Friends: We have paid full homage to Lake Van, completing a circuit of the 250 mile road around it. Our campsite last night overlooking its magnificent mountainous backdrops may have been our best. We joined a German couple in a camper on a plateau in a small cove complete wıth a stream and clusters of trees resplendent in their yellowıng fall foliage. To top it off we were guarded by a couple of soldiers from a nearby army base.
David and I happened to notice what we recognized as a European overlander, a heavy-duty van with tires and satellite dish atop its roof, one of the few we have seen, pull off the highway ahead of us and disappear down a dirt road. We had already begun scanning for a place to camp, though it was well before dark, so we decided to follow it. We could have pushed on to Tatvan, less than twenty miles away, but wanted one more night of camping. We had planned on an abbreviated day of cycling anyway, as David was low on energy, battling the first sickness either of us have suffered.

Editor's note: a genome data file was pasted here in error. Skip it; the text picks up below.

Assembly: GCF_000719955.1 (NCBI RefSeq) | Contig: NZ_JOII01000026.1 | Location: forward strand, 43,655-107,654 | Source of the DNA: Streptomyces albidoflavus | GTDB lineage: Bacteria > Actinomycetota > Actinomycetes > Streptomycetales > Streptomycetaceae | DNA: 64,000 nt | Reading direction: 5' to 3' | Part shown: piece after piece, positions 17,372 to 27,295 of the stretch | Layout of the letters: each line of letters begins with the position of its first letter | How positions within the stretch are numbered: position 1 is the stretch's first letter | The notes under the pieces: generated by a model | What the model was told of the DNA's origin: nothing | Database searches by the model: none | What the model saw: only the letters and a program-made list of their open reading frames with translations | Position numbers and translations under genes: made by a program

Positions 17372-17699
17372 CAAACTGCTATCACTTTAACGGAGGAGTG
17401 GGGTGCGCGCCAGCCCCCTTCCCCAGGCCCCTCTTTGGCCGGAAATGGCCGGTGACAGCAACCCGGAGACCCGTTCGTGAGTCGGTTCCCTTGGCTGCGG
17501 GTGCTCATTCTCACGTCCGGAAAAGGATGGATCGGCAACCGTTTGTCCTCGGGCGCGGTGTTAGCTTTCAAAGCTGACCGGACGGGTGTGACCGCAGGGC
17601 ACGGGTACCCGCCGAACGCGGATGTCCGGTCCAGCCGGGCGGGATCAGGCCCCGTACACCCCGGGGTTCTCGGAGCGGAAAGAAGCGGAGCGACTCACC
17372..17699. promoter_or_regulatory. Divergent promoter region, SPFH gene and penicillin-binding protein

He slept little the night before and evacuated most of the food he had eaten and had no appetite for more. When we began the day he was hoping to eke 25 miles out of his legs, but made a bit of a recovery and had managed 40 by this point, including a heroic seven-mile, 2,000 foot climb over a steep ridge, the longest and highest climb of our lake circuit.